UK cost agency rejects Amgen's virus-based cancer drug

An Amgen sign is seen at the company's office in South San Francisco, California October 21, 2013. REUTERS/Robert Galbraith

LONDON (Reuters) - A first-in-class melanoma drug from Amgen based on a tumor-killing virus has been deemed not worth using on Britain’s state health service by the country’s cost-effectiveness agency NICE.

The National Institute for Health and Care Excellence said on Wednesday there was not enough evidence to be able to say whether Imlygic, also known as talimogene laherparepvec or “T-Vec”, was as clinically effective as other drugs for the deadly skin cancer.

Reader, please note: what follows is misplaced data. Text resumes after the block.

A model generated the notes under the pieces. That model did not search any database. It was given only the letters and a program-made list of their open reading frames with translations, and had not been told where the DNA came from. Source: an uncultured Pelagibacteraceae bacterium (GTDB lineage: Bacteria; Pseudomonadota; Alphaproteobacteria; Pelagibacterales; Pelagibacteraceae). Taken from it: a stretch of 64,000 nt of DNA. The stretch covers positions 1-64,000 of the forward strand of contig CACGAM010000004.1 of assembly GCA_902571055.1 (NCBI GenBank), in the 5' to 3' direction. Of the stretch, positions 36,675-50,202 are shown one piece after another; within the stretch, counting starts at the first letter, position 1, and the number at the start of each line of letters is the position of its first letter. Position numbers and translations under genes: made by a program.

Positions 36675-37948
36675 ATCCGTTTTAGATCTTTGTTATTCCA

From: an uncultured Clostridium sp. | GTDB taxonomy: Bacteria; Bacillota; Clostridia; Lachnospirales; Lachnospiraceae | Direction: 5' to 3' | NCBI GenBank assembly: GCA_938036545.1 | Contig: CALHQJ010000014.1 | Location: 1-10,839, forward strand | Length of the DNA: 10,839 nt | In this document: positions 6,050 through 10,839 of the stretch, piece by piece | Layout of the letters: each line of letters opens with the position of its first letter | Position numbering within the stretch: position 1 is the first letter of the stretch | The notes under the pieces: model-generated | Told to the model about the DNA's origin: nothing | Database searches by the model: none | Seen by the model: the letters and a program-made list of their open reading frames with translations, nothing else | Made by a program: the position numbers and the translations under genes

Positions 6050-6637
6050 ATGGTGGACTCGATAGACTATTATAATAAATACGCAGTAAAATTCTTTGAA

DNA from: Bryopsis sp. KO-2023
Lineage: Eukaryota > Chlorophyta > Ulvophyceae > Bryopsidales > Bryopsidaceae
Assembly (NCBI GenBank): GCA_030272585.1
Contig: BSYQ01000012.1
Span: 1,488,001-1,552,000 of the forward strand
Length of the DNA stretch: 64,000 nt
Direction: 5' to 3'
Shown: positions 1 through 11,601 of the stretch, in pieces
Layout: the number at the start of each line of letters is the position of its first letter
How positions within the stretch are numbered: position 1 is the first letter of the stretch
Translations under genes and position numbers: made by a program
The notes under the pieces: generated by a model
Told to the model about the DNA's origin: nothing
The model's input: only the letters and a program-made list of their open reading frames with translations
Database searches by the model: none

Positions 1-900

The draft NICE guidance is now open for consultation.

Imlygic uses a herpes simplex virus, the type that causes cold sores, which has been modified to only infect cancer cells. It is injected directly into tumors.

Until a few years ago, chemotherapy was the only available treatment for patients whose melanoma had spread. But recently there have been a number of new treatments, including immunotherapies from Bristol-Myers Squibb and Merck, which have been recommended by NICE.

Reporting by Ben Hirschler, editing by David Evans